Finally, I have reached the last “old school” PC game on my list. Honestly, we’re not really that old-school territory anymore. WarCraft III is only about ten years old, but it does mark the end of an era for me. This game, and its expansion was the last PC title that I played before my first child was born. As any parent can tell you, having a child changes your life forever. Your attention and priorities change considerably. Once my son was born, there was a period of time, lasting quite a while, that really put a hold on my PC gaming – but that is story for another post.
If you read this blog often, you’ll know that Real Time Strategy games are not my favorite. In fact, I pretty much despise them. Regardless, Blizzard has a way of tricking me into playing their games. I played through WarCraft I and II, and I completed StarCraft. While I could appreciate the games for their vision and quality, I never really walked away from them wanting more. WarCraft III is the first RTS game that changed that for me.
First, let’s be clear, WarCraft III was released in 2002. The era of 3D accelerated gaming was in full swing. Blizzard is not ignorant. Despite being a Real Time Strategy game, WarCraft III is fully accelerated. The graphics retain the cartoonish art-direction of it’s predecessor, but everything looks much better. The lighting and environmental effects are very well done, the textures are detailed and attractive, everything looks great here.
Also, now more than ever, the game is driven very heavily by story. Each chapter and scenario you play through in this title is filled with purpose and helps progress the story along. Not only does this make things a bit more interesting, but it found it helped motivate me and kept me interested in playing. For fans of the World of Warcraft MMO, this game sets up some very crucial themes that are a large part of WarCraft lore.
In this game, there are a total of five chapters to experience. Two of these focus on the story of the Orcs. But there’s also a chapter from the viewpoint of the Humans, Elves and even the Undead. Each scenario presents a good balance of traditional RTS gameplay and story-related content. Each scenario also presents its own unique challenges. (The Undead scenarios were a favorite of mine.) Story elements aside, there’s not much to talk about gameplay wise. The game works and plays like the other titles in the series so far. There are some refinements of course. New features such a experience levels for heroes is a nice touch and helps bring some RPG elements into the genre.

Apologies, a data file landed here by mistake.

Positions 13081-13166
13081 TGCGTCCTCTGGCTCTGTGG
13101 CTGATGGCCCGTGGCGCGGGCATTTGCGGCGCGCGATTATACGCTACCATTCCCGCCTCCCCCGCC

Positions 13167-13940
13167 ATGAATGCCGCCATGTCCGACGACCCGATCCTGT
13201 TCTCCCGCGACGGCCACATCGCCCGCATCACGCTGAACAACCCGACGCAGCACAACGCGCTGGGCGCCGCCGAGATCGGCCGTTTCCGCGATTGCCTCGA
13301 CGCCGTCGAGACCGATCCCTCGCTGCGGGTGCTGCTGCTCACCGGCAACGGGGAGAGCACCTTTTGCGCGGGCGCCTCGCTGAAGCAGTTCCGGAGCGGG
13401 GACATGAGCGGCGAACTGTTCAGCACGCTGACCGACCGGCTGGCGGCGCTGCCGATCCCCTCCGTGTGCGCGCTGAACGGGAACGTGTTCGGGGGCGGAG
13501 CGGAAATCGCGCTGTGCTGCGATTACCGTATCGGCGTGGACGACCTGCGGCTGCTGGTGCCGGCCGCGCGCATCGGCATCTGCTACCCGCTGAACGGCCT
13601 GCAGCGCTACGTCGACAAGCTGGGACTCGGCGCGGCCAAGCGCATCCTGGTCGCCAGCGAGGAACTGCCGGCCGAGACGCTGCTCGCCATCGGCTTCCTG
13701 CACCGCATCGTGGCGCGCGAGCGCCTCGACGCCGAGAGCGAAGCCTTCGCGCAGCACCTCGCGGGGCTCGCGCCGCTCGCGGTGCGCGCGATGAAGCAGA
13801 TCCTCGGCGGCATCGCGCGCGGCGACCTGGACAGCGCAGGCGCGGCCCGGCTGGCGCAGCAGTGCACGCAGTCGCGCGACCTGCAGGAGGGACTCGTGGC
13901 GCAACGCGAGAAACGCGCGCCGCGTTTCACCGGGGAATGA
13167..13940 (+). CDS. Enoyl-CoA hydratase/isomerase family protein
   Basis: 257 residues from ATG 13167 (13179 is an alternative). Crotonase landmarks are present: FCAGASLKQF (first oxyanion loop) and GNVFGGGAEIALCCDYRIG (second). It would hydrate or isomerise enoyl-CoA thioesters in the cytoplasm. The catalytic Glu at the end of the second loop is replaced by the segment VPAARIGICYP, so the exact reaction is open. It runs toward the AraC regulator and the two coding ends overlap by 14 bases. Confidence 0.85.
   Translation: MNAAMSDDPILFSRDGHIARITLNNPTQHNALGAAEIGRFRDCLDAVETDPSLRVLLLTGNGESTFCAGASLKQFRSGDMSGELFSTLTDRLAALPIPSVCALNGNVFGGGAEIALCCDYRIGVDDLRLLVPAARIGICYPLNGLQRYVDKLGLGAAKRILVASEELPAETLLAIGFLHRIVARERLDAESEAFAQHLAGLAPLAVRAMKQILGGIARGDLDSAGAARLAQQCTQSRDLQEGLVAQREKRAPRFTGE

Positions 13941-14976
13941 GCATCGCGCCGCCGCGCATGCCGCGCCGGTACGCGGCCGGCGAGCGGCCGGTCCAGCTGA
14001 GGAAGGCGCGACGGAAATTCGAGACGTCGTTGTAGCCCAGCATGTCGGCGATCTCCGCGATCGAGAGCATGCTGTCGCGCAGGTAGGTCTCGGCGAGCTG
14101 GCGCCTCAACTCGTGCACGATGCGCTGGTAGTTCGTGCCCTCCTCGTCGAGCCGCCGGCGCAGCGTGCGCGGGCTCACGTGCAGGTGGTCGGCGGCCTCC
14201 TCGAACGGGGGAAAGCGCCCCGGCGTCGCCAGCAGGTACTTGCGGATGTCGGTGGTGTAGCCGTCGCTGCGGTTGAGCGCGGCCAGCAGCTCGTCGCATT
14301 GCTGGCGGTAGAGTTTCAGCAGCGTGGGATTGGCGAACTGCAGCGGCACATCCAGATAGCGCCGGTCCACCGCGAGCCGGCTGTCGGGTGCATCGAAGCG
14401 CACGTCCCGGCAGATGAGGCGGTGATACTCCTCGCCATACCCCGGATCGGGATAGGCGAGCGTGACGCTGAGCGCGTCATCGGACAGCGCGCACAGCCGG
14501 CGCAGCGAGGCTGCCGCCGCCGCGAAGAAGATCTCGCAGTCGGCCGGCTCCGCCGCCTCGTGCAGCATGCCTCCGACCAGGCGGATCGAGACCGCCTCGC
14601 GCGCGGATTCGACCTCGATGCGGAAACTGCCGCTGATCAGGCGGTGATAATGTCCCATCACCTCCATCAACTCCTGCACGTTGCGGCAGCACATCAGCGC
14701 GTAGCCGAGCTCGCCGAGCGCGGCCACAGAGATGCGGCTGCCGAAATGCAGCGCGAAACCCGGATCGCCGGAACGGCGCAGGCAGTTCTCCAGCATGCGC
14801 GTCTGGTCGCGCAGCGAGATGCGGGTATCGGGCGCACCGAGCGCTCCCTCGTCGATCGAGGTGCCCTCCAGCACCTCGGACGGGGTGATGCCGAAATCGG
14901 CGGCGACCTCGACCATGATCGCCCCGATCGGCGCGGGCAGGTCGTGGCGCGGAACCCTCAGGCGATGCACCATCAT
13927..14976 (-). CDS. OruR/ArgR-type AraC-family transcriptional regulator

While my recent time with the game focused mainly on the single-player campaigns, the game does feature a multiplayer mode. The community remains surprisingly healthy despite the age of the game. So if this is your cup of tea, you will not be disappointed. Community mods and custom content are plentiful.
Naturally, there is an expansion that adds additional scenarios. These days, the two titles are usually sold together either digitally or as part of the WarCraft III “Battle Chest”. The expansion picks up right where the original game left off in terms of storyline, and features some pretty impressive lore elements. Personally, it is my favorite of the two.
Having played through all of these games over the last several months, it’s quite obvious to see just how well Blizzard’s RTS games have matured over the years. From WarCraft to WarCraft II, on to StarCraft and now to WarCraft III – each game has become incrementally better. So much so that this title actually won me over. – No easy feat.
Version Reviewed: PC
Difficulty: Variable– This entry in the WarCraft series does offer variable difficulty. I played through the game on the normal setting and found some of the later levels to be quite challenging. Almost extremely so. The game does feature an optional prologue which serves as a tutorial, and the game offers tips and hints as you progress. These help at first, but by the end of the game, you will really need to be on your toes to win. First time players may want to play on the easiest setting until they feel comfortable.
Story: For an RTS game, WarCraft III has some really good storytelling. The story in both the main game and the expansion are very well done and interesting.
Originality: Despite being the third entry in the series, this game does offer enough innovation to maintain a fresh feel. The in depth scenarios, and introduction of colorful characters do a lot to make the game feel like a new experience.
Soundtrack: WarCraft III features an amazing soundtrack. Fully orchestrated tunes that really set the tone and direction for the game. The voice acting in the game is also very well done, albeit a bit overly comical in my opinion.
Fun: As someone who is not really a fan of RTS games, this title still managed to keep me entertained. For the first time in “craft” franchise I found myself actually really enjoying the game. That’s saying something.
Graphics: WarCraft III features some really good graphical effects. Top of the line for its day, the game still looks good in modern times.
Playcontrol: These games are played primarily using the mouse alone. I feel like the UI and overall control scheme here is very well done, if not perfect for the this type of game.
Downloadable Content: N/A
Mature Content: N/A
Value: Warcraft III sells digitally on Battlenet for around $20-$30. If you’re a fan of RTS games, this is a decent price. Gamers who are on the fence may want to find an retail copy as these often sell for much less.
Overall score (1-100): 90 – As far as RTS games go, WarCraft III is about as good as they come. Players new to the genre would do good to start here. I found the game to be a good balance of both RPG and RTS elements. Everything from the storyline to the sound and graphics are wonderful.
Original System: PC
Available today on: PC – (List updated as of Fall 2020)
Best Modern Experience: PC – (As of Fall 2020)